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  1. Multiple line outages that occur together show a variety of spatial patterns in the power transmission network. Some of these spatial patterns form network contingency motifs, which we define as the patterns of multiple outages that occur much more frequently than multiple outages chosen randomly from the network. We show that choosing N-k contingencies from these commonly occurring contingency motifs accounts for most of the probability of multiple initiating line outages. This result is demonstrated using historical outage data for two transmission systems. It enables N-k contingency lists that are much more efficient in accounting for the likely multiple initiating outages than exhaustive listing or random selection. The N-k contingency lists constructed from motifs can improve risk estimation in cascading outage simulations and help to confirm utility contingency selection. 
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    Free, publicly-accessible full text available January 1, 2025
  2. Free, publicly-accessible full text available October 1, 2024
  3. Abstract

    Timely and accurate bearing fault detection plays an important role in various industries. Data-driven deep learning methods have recently become a prevailing approach for bearing fault detection. Despite the success of deep learning, fault diagnosis performance is hinged upon the size of labeled data, the acquisition of which oftentimes is expensive in actual practice. Unlabeled data, on the other hand, are inexpensive. To fully utilize a large amount of unlabeled data together with limited labeled data to enhance fault detection performance, in this research, we develop a semi-supervised learning method built upon the autoencoder. In this method, a joint loss is established to account for the effects of both the labeled and unlabeled data, which is subsequently used to direct the backpropagation training. Systematic case studies using the Case Western Reserve University (CWRU) rolling bearing dataset are carried out, in which the effectiveness of this new method is verified by comparing it with other benchmark models.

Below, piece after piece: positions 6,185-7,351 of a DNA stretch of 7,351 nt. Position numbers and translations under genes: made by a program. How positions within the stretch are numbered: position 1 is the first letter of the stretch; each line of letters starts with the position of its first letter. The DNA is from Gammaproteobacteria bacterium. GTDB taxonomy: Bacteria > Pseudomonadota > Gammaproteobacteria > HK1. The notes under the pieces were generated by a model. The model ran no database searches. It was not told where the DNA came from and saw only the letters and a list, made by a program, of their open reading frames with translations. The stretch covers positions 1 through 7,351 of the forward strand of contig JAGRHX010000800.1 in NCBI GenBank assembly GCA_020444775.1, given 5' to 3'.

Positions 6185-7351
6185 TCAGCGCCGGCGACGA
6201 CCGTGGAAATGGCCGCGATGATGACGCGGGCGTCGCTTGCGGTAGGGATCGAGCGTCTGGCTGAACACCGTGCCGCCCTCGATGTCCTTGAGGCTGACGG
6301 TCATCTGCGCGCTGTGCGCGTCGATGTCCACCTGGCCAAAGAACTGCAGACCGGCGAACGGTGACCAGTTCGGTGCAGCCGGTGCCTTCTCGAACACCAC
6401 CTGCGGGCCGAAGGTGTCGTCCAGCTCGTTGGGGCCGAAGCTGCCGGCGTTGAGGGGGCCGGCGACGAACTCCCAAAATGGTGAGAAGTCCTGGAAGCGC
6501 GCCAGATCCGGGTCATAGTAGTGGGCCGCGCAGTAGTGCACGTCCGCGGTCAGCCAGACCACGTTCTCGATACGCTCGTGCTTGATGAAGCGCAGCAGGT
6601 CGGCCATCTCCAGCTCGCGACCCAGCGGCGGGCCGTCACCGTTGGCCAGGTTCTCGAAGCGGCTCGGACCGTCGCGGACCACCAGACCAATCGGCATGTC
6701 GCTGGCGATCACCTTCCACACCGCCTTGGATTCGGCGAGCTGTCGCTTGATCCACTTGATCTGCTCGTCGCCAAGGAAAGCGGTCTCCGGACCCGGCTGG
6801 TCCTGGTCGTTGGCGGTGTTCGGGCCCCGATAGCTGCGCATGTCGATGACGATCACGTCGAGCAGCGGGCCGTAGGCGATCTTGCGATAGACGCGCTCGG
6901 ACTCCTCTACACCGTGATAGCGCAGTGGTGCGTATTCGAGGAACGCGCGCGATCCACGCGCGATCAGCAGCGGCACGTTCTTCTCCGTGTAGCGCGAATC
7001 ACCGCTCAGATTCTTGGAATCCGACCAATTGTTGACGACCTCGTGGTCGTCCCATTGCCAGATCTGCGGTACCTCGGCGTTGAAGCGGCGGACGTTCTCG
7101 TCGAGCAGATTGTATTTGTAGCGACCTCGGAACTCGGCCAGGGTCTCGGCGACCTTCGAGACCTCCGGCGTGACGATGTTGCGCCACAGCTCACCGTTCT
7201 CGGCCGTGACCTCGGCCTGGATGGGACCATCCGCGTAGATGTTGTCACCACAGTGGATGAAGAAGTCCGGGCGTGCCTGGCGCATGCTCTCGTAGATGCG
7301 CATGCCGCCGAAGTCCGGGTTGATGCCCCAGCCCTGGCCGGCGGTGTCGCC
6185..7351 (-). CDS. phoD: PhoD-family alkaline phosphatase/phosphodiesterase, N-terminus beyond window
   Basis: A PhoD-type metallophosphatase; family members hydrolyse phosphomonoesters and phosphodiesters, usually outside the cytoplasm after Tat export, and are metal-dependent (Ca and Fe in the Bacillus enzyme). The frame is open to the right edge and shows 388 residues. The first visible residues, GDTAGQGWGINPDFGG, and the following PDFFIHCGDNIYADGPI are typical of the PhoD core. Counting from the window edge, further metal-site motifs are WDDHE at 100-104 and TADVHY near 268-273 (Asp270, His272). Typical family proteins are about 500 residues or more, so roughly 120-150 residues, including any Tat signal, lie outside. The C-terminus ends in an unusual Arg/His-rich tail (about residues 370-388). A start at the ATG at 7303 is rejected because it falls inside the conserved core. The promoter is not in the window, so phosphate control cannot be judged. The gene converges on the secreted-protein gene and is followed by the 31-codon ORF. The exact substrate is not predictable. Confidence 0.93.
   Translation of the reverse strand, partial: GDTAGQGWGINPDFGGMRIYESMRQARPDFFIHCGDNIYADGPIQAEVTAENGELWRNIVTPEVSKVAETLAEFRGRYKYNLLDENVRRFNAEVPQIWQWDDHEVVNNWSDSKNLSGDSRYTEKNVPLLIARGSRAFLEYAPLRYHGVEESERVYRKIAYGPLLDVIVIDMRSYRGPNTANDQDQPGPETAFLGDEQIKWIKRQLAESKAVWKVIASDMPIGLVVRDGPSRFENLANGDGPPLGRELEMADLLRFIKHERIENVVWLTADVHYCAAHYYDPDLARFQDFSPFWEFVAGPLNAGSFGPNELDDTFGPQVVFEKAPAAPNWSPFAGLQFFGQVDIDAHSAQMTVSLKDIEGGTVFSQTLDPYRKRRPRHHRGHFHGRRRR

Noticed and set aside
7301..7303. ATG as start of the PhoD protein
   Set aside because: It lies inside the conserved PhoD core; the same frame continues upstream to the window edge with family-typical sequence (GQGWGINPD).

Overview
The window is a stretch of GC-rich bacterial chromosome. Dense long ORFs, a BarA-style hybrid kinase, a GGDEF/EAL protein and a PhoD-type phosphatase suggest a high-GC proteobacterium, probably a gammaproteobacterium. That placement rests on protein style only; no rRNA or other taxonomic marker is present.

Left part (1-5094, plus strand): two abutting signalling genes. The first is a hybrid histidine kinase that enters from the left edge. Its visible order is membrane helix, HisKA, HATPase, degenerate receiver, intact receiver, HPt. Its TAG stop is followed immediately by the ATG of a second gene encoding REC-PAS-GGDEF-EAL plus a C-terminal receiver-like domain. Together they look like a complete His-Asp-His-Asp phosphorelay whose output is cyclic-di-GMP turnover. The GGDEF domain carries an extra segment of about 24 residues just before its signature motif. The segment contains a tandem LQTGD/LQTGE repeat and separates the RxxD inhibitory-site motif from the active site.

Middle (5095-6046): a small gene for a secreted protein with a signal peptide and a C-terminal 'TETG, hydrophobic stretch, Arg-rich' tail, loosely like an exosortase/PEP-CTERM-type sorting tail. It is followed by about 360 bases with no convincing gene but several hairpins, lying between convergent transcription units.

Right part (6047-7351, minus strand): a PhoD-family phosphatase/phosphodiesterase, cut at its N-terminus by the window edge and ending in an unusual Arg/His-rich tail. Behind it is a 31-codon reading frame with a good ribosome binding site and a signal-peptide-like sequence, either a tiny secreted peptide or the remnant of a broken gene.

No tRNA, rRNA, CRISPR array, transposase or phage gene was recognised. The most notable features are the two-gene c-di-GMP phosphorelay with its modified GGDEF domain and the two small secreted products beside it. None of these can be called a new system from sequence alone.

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  4. Su, Zhongqing ; Limongelli, Maria Pina ; Glisic, Branko (Ed.)
  5. Rolling bearing is a critical component of machinery that has been widely applied in manufacturing, transportation, aerospace, and power and energy industries. The timely and accurate bearing fault detection thus is of vital importance. Computational data-driven deep learning has recently become a prevailing approach for bearing fault detection. Despite the progress of the deep learning approach, the deep learning performance is hinged upon the size of labeled data, the acquisition of which is expensive in actual implementation. Unlabeled data, on the other hand, are inexpensive. In this research, we develop a new semi-supervised learning method built upon the autoencoder to fully utilize a large amount of unlabeled data together with limited labeled data to enhance fault detection performance. Compared with the state-of-the-art semi-supervised learning methods, this proposed method can be more conveniently implemented with fewer hyperparameters to be tuned. In this method, a joint loss is established to account for the effects of labeled and unlabeled data, which is subsequently used to direct the backpropagation training. Systematic case studies using the Case Western Reserve University (CWRU) rolling bearing dataset are carried out, in which the effectiveness of this new method is verified by comparing it with other well-established baseline methods. Specifically, nearly all emulation runs using the proposed methodology can lead to around 2%–5% accuracy increase, indicating its robustness in performance enhancement.

     
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